I read a lot of science fiction. Over the years, many of these tales have involved brain-machine interfaces (BMIs) in one form or another.

I’m not 100% sure, but I think the first such story that really made me think about this stuff was The Terminal Man by Michael Crichton. This novel involves a guy called Harry Benson who suffers bouts of psychomotor epilepsy following a car crash. During these seizures, Harry becomes extremely violent and attacks people (he cannot remember anything about this after an attack). In order to effect a cure, scientists decide to implant electrodes in Harry’s brain, where these electrodes stimulate the brain as required under the control of a small computer powered by a plutonium power pack implanted in his shoulder.

It may not surprise you to discover that things quickly go pear-shaped. If you were to read this story now, you would be amused by the “clunky” depiction of the computers and user interfaces. You have to remind yourself that this was written in 1972, which was just one year after the introduction of the first commercially deployed microprocessor in the form of the Intel 4004.

The reason I mention this here is that I just read an article — Will BMI Implants be as Easy as LASIK Eye Surgery? — by my old chum John Blyler, who is a Senior Editor at DesignNews.com

The thrust of this article is that, later today as I pen these words, “Elon Musk’s Neuralink company will demonstrate a brain-machine interface (BMI) device to supplement human brainpower and enable better communication with artificial intelligence (AI) systems.”

I don’t know about you, but this scares the socks off me. On the one hand, I’m all for the efforts currently taking place to allow amputees to control sophisticated prosthetic limbs and paraplegics/quadriplegics to control full-body exoskeletons (see this video of a mind-controlled exoskeleton allowing a paralyzed man to walk).


Also, knowing how often I access the internet to resolve questions and find out how to do things, I can appreciate the potential advantages of having direct access to the sum total of human knowledge at one’s neurontips, as it were.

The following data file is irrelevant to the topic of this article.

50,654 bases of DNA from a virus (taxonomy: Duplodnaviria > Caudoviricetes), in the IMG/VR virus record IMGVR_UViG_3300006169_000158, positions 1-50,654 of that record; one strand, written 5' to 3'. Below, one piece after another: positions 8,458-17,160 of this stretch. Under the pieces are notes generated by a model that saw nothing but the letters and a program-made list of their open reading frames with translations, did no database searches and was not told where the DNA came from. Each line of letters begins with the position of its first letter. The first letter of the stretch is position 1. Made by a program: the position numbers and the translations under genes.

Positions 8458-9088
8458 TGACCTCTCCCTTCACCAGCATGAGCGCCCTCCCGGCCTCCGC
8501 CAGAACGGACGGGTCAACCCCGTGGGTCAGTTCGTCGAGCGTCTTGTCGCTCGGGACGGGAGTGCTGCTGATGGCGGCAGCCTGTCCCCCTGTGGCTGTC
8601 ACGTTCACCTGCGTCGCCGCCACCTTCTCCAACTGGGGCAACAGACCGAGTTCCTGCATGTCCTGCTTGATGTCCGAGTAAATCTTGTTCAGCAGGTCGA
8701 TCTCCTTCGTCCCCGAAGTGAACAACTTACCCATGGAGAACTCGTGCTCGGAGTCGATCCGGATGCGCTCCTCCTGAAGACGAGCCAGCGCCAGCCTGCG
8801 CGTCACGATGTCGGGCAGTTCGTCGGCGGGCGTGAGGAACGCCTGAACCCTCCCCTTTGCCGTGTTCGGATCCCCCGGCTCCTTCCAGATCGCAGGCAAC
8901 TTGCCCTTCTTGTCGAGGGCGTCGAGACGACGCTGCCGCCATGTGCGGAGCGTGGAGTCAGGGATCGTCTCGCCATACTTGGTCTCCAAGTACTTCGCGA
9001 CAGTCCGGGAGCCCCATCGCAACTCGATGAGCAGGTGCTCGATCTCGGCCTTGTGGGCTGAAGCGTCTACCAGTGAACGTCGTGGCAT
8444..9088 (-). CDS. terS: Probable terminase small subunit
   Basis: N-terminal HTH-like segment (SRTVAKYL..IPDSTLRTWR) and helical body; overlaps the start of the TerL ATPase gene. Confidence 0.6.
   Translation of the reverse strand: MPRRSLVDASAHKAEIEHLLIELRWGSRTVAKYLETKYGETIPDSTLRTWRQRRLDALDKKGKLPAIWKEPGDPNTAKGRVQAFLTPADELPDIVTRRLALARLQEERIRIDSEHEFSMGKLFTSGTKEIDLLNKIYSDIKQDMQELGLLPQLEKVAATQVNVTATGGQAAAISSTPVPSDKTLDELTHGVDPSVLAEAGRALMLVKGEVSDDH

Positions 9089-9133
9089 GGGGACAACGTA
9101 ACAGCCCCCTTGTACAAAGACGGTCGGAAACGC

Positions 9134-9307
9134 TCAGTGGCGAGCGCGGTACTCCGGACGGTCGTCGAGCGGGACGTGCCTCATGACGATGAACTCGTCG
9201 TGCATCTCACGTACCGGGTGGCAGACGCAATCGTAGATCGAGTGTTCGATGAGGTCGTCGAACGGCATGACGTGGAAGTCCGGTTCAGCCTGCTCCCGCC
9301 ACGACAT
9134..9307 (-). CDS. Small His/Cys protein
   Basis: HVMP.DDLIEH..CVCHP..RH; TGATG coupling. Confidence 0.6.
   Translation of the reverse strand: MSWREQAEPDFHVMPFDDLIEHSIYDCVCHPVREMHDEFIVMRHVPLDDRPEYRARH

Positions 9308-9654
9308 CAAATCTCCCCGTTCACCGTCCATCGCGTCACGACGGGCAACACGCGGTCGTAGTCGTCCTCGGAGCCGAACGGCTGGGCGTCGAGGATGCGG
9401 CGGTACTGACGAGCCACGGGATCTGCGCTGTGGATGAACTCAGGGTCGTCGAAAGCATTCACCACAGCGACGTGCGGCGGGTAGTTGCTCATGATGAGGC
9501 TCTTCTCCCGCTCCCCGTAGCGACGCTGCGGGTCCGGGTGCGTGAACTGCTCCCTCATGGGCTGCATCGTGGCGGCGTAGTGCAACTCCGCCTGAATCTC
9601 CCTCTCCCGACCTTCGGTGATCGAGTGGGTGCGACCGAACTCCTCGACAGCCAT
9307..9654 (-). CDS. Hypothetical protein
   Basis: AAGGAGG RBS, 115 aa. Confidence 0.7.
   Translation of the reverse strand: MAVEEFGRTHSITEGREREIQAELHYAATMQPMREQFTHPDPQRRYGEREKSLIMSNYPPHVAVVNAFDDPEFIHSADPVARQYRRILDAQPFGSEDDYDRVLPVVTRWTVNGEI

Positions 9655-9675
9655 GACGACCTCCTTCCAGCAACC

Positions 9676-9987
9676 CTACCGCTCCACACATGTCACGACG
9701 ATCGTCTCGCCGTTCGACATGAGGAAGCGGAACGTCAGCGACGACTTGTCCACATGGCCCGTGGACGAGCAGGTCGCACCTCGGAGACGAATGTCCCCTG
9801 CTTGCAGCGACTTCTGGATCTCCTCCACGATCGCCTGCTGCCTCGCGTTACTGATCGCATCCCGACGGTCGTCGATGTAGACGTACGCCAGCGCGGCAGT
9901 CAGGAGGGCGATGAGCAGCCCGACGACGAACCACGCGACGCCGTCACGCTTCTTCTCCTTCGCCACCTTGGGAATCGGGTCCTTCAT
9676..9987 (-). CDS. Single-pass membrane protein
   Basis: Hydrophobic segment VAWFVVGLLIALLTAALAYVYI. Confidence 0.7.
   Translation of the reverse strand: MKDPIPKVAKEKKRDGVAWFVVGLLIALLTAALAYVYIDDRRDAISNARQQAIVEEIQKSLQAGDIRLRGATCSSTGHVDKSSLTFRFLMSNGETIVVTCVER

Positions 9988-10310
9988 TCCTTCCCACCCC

On the other hand, on the basis that the biggest brains we have at our disposal cannot stop the Chinese, Russians, and Iranians (and even the North Koreans, for goodness’ sake) from hacking our computers and stealing our data, do we really want to tempt them by offering them access to our brains? I think not!

But that’s not what I wanted to talk to you about.

The reason I was moved to mention Elon’s fabulously foolish foray into BMI technology is that I just discovered an interesting option to a rather useful tool I’m prone to use on occasion.

The title of this column using Title Case (Click image to see a larger version)

Do you sometimes wonder which words should be capitalized and which should be left untouched when crafting titles for articles, brochures, slides, webpages, and suchlike? Well, there’s a jolly useful free online tool available at CapitalizeMyTitle.com

All you do is select the style guide and case style you wish to employ, type or paste the text in question, and “Bob’s your uncle” (or aunt, depending on your family dynamic).

I’m not sure why the default style guide should be the APA, which is that of The Publication Manual of the American Psychological Association (I’m sure we don’t need to read anything into this). Personally, I opt for the AP (Associated Press) style guide.

The title of this column using AIT case (Click image to see a larger version)

Not surprisingly, given the name of the tool, the default case is “Title Case,” but other options are available. I’m the sort of fellow that, given a button to press or something to click, there’s a good chance a pressing or clicking will occur. Thus it was that, when I noticed an option called “AIT Case,” I clicked it to see what it did. The result let to the “BrAiN ImPlAnTs aNd tItLe cApIlIzAtIoN” title of this column.

I have no idea what AIT stands for. The only AIT acronym I could find was for “Acute Infectious Thyroiditis,” which was less than useless, not least that I can’t even spell Acute Infectious Thyroiditis.

Whatever AIT is, and for whatever twisted purpose it was conceived, as soon as I saw the result, I thought to myself, “This is the sort of thing I would expect to see if I were using a brain-machine implant,” which reminded me of John’s column, which led to this column (it’s like “The circle of life” writ small).

As always, I’d be interested to hear your thoughts on any and all of this, from the desirability of us all having BMIs implanted into our noggins to the reason AIT Case even exists.